Just got back from the Florida Writers Association annual conference. Three and a half days of dynamic workshops and inspiring speakers—enough to empower a writer to keep writing until they can get to the conference NEXT year!
Here are a few things that stood out for me, besides the wonderful volunteers, the generous and warm speakers, and outstanding food. (I’m paraphrasing from my notes.)
Chris Roerden, Author of the “Don’t” series – (regarding powerful dialogue)
• Setting will make or break your dialogue. Use it to bring conflict and tension to your dialogue scene.
• Mix up symmetrical dialogue with asymmetrical dialogue to keep things real and interesting
Julie Compton and Jamie Morris – (regarding use of backstory)
• Backstory can be a powerful tool, even in your first chapter. Just use it sparingly and make it “invisible” – mix up the methods you use to deliver back story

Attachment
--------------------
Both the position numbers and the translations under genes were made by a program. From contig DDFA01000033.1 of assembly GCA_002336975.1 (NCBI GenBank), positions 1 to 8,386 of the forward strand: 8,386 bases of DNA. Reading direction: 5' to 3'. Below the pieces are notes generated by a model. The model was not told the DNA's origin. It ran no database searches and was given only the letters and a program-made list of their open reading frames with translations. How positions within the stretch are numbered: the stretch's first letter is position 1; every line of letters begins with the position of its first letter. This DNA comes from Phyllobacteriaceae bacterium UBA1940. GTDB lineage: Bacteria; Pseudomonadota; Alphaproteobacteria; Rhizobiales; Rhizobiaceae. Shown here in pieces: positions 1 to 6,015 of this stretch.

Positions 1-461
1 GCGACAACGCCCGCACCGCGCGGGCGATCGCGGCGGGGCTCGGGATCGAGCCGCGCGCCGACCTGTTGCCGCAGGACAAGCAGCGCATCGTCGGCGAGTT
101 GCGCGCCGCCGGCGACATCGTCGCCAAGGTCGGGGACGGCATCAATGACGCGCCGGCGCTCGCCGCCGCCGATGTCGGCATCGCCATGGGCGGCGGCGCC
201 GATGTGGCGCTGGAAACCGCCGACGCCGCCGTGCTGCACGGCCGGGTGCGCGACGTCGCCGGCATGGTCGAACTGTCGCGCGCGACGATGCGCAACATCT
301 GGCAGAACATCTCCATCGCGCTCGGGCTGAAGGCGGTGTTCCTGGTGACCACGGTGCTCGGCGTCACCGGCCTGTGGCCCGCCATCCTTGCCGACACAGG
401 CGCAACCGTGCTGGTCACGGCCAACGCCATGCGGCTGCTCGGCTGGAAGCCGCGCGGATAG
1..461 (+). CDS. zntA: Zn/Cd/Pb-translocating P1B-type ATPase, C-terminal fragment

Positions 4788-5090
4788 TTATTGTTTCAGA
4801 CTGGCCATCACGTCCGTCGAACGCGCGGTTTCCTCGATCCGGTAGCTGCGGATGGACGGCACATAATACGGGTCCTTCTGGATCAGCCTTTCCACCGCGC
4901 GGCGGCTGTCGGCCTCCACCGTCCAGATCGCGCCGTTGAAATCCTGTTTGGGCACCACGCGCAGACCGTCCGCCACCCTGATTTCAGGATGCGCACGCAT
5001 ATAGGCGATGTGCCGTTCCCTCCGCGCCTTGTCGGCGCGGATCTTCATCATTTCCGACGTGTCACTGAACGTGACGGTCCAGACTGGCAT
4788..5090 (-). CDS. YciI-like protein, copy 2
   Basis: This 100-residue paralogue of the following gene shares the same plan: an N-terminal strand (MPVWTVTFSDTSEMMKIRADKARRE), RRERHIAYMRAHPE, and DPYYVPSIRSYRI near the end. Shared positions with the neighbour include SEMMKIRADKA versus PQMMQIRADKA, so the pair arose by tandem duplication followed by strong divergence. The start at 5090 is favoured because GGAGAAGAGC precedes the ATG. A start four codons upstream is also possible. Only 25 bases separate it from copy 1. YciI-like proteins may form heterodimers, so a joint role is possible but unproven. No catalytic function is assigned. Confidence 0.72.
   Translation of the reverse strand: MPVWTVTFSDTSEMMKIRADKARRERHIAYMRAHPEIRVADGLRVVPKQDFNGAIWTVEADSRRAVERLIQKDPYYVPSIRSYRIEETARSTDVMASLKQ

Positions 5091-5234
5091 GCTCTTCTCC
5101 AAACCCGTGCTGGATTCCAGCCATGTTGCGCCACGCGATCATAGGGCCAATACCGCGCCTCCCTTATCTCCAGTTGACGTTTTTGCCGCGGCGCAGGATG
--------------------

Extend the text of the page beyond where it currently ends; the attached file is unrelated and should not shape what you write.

• Flashback, dialogue, narrative, objects, dreams, allusions and associations are all methods to deliver backstory effectively.
• Test yourself – does reader need to know this now? Does it enhance or dilute the suspense in this scene? Is backstory the best way to deliver this information?
Patricia Charpentier, Author of “How to Eat an Elephant” – (regarding editing tools)
• SmartEdit (free) – www.smart-edit.com
• MyWord Count – ($) www.mywritertools.com/products_wordcount.asp.
• MyWriter Tools – ($$) www.mywritertoold.com/product_mwt.asp.
• PerfectIt ($$$) – www.intelligentediting.com/products.aspx. Free trial available.
Have you learned something new and neat that you can share with others? Leave me a comment, tell us what and where, and maybe you’ll win this month’s $10 Starbucks gift card!!
Keep reading and writing! NQ